Monday, September 7, 2009

Blessed Be The Lord, Who Carries Us Day By Day: Ours Is A God Who Provides For Us

In today’s First Reading (Gen 1:26-2:3) we are reminded that “In the beginning”, God created animals, birds of the air, fish and other sea creatures, cattle and wild beasts on the land. But God saved the best for last! He created people – men and women – to be reflections of divinity. Unlike other creatures, we can think, and we can choose. We can know what God wants, and we can decide whether or not to obey the will of God. In a word, we have free will.

Because we human beings have intelligence and will, we are “like God”. That is why God as made us “rulers” over the rest of creation. All other living creatures, birds of the air, fish in the sea, animals on the land are there for our food, and the latter also as cattle.

Then, God gave the command that men and women should start families. Like individual human persons, but even more so, human families are “created in the image of God”. Why? Because God is not one person, but three persons, each of them having their own part in the family enterprise: the work of creation. The First Person of the Trinity is the architect and engineer, through whom all things are made. His creative will is responsible for the existence of creatures capable of understanding and making choices, which is why we call him Father. The Second Person of the Trinity is the living image of the Father, and the model for the only creatures who, like God, are capable of understanding and making choices. The Third Person of the Trinity is often characterized by scripture commentators as the “feminine” member of the Holy Trinity. That observation is called “reverse imagery”. The Holy Spirit – the Paraclete who came down from Heaven upon the apostles after Jesus ascended to the right hand of the Father is the source and teacher of all virtues, both those that lead us closer to our heavenly destination, and those that guide us to avoid desires, words and actions that will take us on a path leading away from the place God has prepared for us in his kingdom.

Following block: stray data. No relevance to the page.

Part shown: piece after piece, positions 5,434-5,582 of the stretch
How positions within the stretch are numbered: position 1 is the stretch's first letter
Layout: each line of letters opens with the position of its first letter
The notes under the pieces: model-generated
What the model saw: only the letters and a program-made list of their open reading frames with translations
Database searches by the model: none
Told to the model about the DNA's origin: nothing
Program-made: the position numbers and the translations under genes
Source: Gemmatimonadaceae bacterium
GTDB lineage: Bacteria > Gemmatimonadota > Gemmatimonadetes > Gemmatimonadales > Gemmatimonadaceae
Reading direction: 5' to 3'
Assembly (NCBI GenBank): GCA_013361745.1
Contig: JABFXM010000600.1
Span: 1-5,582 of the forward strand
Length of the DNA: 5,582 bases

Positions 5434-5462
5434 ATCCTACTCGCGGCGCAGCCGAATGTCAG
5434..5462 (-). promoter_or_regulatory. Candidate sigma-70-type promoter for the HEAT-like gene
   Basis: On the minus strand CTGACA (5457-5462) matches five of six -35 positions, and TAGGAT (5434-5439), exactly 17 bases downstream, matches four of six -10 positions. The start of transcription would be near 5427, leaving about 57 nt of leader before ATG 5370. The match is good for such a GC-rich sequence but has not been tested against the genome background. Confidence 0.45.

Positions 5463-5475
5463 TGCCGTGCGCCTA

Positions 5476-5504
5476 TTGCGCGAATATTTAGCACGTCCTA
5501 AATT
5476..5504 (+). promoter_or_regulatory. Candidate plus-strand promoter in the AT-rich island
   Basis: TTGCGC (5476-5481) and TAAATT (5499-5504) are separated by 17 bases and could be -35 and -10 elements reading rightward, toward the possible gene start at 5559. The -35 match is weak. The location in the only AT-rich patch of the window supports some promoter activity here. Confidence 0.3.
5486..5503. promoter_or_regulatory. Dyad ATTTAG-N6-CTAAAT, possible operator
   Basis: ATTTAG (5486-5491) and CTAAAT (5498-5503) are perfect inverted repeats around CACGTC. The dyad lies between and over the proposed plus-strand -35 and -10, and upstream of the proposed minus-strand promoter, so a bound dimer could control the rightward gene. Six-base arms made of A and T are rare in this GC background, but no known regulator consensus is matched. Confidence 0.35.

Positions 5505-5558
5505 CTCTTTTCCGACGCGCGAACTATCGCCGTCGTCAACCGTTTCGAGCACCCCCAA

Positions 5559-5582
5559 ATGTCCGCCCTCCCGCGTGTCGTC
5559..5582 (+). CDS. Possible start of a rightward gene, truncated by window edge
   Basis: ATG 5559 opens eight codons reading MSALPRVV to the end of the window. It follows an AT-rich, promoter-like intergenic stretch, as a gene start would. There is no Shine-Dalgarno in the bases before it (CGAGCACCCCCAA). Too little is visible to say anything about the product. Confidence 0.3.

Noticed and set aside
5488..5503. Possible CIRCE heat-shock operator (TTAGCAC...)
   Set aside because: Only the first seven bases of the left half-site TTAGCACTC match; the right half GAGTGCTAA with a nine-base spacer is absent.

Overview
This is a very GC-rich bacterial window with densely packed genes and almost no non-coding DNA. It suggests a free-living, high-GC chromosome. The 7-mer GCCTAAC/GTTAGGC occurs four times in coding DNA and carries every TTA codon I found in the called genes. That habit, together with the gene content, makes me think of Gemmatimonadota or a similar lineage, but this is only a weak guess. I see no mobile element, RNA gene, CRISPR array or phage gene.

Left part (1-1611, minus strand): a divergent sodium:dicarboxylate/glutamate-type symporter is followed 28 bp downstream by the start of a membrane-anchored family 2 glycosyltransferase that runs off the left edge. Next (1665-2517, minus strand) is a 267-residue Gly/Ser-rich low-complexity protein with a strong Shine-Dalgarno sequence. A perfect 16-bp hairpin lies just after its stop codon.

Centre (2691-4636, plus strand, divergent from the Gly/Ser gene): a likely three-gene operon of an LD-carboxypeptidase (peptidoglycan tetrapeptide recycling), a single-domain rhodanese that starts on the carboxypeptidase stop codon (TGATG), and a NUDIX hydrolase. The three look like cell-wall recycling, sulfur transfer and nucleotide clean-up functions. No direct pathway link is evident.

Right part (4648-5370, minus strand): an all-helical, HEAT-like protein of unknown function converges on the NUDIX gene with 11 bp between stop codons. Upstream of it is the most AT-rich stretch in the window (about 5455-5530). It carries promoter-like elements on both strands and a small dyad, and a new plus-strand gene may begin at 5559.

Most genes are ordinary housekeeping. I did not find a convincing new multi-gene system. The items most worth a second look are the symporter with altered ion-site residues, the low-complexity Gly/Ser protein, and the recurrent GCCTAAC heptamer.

Finally, God looked at everything that had been made, and found that it was perfect. It was precisely as they (the Trinity) had planned.

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In today’s Gospel (Matthew 6:31-34), we find ourselves in a world very different from the way it was God created it (but, recalling the First Reading, precisely as they (the Trinity) had planned it). That is a paradox we have been dealing with since the beginning of time, and when Jesus comes again in glory, we still will not have figured it out completely. The question is one every human mother and father has asked repeatedly (and human sons and daughters as often): Why did God created people who are capable of disobeying the Ten Commandments (one perspective) , of doing things that are contrary to the good of other people – and for that matter, to their own good (the other perspective)? We are never going to resolve that conundrum in this life. For today, it is best to listen to what Jesus has to say about it to his disciples.

In the preceding verses of Matthew 6, Jesus had been speaking to his disciples about the dangers of wealth and prosperity. For the most part, Jesus’ disciples are not well-to-do; in fact, they may be quite poor. He reminds them that life is more than having the basic necessities. God gave us life, and he will provide for us what we need in order to live.

He asks them to look at the birds. They do not store food for the future. They do not work to grow their food. They do not work to make clothing for themselves. But God provides for them. And we, his children, have greater worth in the Father’s eyes than do the birds.

Worry is useless. In fact, it is counterproductive. You will not increase the length of your life by worrying. In fact, that would be more likely to shorten your life.

Again, Jesus asks his disciples to look at nature. Consider the flowers in the fields. They are more beautiful than a king’s raiment. Even Solomon in all his glory was not so well arrayed. But the flowers bloom in the spring, and by the autumn, they fade and wither and die.

Someone who has confidence in God does not worry about such things, Jesus says here. In other places he reminds his disciples that the Tempter will not cease to exaggerate our legitimate concerns by various temptations. We are called to enter a more perfect world at the end of our life, but in the meantime, the Enemy will not cease trying to confuse us, to disturb us, and to make us lose hope.

If we trust the Lord our God to rule our lives, according to his will, we have no need to worry, Jesus tells us. Even the efforts of the Prince of Darkness have a positive purpose in God’s plan: to build strength and endurance by spiritually “aerobic” and “anaerobic” exercise.

Keep your perspective focused on short-term goals. That’s a “businesslike” transcription of what Jesus says in verse 34: Don’t worry about tomorrow; today has problems enough of its own. In conclusion, worry about tomorrow is futile in two senses:
a. It makes it more difficult to focus on today’s situations;
b. The things we are worried about may never happen.

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